White Chocolate Tart with Raspberries
Original recipe found on the webpage of Saisonk├╝che, one of my favourite food magazines. Here's a translation:

Dough
250g flour
2 pinches of salt
150g cold butter
1 egg

Filling
40g dark chocolate (I used Cranberry Intense of the Excellence line of Lindt

3 leaves of gelatin
250g white chocolate (I used the Crema Catalana of the Supreme line of Chocolat Frey
2dl cream
150g non-flavoured yoghurt
300g raspberries

Combine flour and salt in a bowl. Cut butter into little cubes and add to the flour. Using your fingers, rub the butter and the flour together until you get a coarse mix resembling grated cheese. Work quickly to avoid the butter melting. Add the lightly beaten egg and assemble everything into a firm dough. Leave it to cool in the fridge for at least 30 minutes.

Preheat the oven to 180°C. Prepare a round baking tray (roughly 28cm in diameter) with a sheet of parchment paper. Roll out the dough on a lightly floured surface to about 3mm thickness. Place the dough into the baking tray, cut off the excess dough and punch some holes into the dough using a fork. Cover the dough with another sheet of parchment paper and add some baking weights to blind-bake the dough (I usually use dry beans). Bake for about 10 minutes, then remove the baking weights and continue to bake for another 15-20 minutes, then let it cool completely.

Melt the dark chocolate over a water bath and apply a thin layer to the cooled and baked dough. This will insulate the dough from the moist filling and keep it nice and crispy.

Soak the gelatin in some cold water. Heat the cream in a pan (it does not need to cook). Remove from the stove and add the roughly chopped white chocolate. Squeeze the water from the gelatin and add it to the cream as well. Stir until the gelatin and the chocolate have melted completely, then add the yoghurt. Cool in the fridge for a few minutes until the mix starts to set around the edge. In the meantime sprinkle the raspberries on the dough, then add the cream-chocolate mix. Let the tart set in the fridge for at least 2 hours.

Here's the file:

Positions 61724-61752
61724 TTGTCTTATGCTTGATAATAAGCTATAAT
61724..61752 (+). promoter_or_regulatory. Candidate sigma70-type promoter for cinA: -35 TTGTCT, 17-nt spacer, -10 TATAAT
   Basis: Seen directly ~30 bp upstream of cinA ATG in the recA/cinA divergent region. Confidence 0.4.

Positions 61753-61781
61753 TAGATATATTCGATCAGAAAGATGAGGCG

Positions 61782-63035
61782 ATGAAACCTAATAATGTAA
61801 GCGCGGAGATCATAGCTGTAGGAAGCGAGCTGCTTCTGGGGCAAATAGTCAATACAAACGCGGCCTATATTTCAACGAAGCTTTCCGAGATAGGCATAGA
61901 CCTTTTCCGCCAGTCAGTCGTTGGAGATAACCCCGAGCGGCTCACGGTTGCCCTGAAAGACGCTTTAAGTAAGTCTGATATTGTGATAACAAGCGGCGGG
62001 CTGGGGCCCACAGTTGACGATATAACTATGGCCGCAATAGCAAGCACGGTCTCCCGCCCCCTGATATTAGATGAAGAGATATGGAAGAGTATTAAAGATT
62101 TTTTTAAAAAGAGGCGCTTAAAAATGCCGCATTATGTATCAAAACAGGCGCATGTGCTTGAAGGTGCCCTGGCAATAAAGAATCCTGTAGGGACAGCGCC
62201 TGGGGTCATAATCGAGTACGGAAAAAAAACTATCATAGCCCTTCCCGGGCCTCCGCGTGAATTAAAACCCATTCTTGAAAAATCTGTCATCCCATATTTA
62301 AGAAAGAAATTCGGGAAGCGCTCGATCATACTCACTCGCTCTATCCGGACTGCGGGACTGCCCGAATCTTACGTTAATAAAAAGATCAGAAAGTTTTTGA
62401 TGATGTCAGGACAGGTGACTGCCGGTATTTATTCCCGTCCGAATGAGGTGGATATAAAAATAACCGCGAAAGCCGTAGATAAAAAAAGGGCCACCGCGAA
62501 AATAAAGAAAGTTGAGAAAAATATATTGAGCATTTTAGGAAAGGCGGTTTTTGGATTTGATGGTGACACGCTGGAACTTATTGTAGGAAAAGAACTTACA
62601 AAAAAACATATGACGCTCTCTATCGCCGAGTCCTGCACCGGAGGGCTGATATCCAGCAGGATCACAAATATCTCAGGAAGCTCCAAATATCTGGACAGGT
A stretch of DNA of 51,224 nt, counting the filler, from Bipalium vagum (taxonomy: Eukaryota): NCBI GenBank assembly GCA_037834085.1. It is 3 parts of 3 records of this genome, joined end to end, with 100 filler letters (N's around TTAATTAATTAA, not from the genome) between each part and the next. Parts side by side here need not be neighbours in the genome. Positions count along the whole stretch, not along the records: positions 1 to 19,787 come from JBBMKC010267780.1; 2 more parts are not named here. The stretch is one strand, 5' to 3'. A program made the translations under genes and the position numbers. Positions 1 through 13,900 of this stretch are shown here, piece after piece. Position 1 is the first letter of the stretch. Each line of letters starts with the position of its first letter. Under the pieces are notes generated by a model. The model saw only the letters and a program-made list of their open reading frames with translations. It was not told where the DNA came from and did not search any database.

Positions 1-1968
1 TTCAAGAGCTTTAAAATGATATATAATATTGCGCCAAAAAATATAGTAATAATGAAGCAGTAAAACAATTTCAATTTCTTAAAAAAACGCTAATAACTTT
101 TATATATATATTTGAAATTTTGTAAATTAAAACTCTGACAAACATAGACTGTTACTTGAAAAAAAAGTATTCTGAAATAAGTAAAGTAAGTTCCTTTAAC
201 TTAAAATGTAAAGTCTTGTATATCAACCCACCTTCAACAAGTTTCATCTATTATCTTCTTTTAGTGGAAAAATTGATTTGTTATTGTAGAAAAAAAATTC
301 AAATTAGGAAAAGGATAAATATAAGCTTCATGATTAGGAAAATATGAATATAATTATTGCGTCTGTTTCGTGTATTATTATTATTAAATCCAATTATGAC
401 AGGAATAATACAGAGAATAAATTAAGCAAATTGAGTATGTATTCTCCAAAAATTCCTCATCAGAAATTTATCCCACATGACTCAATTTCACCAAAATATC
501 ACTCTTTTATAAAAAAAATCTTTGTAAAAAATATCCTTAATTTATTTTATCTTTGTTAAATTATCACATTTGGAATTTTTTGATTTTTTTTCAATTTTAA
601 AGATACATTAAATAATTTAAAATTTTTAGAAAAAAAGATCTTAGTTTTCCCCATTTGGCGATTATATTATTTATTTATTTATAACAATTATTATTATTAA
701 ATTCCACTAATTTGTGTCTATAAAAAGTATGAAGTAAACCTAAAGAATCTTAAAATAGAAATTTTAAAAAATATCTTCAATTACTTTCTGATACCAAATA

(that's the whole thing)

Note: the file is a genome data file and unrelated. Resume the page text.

May 03, 2011

Williams Crown and My First Blogging-Anniversary

Wow - it has already been a year since I started this blog! Time really does fly…

I've decided to celebrate this anniversary by pouring myself a cocktail. And not just any cocktail, but the Williams Crown!

Great cocktail - even without foam...
A few weeks ago I spent a weekend with a friend in the beautiful Hotel Post in Tyrol. Apart from enjoying some relaxing SPA-treatments, we also discovered a great new cocktail. While chatting to the Chef de Bar Oliver, he mentioned he had created his own cocktail recently. Obviously, we had to try it, especially since it contained Williams, one of my favourite spirits. The cocktail was delicious with an intense fruity smell and taste despite being light in texture - very drinkable (read "dangerous")!

Oliver was kind enough to share the recipe with us, so I can share it with you. It contains to the Fizz-family. To accommodate modern restaurant hygiene regulations it is made with soda water only, leaving out the raw egg white that would traditionally be included. The raw egg white does not alter the taste of the drink, but makes sure that there is a nice foam on top of the drink. To be honest, Oliver's version had a nice foam layer on top even without the egg white, unlike mine - maybe the soda water I used did not contain enough carbon dioxide. But enough moaning about no-foams, here is the recipe:

4cl Williams (since this component gives the main flavour, it is advisable to use a decent brand)
2.5cl Pear Juice
dash Soda Water (I used ca. 4cl)
dash Sugar Sirup (recipe can be found here, I used ca. 2cl)
dash Lemon Juice (I used ca. 2cl)

Shake everything hard for about 30s in your shaker with ice and strain into nice glass decorated with a slice of pear. To get all the flavour into the drink, pour some additional soda water (I used ca. 4cl again) into the shaker to rinse it and to get the rest of the aroma into the glass.

Cheers! To another year of blogging!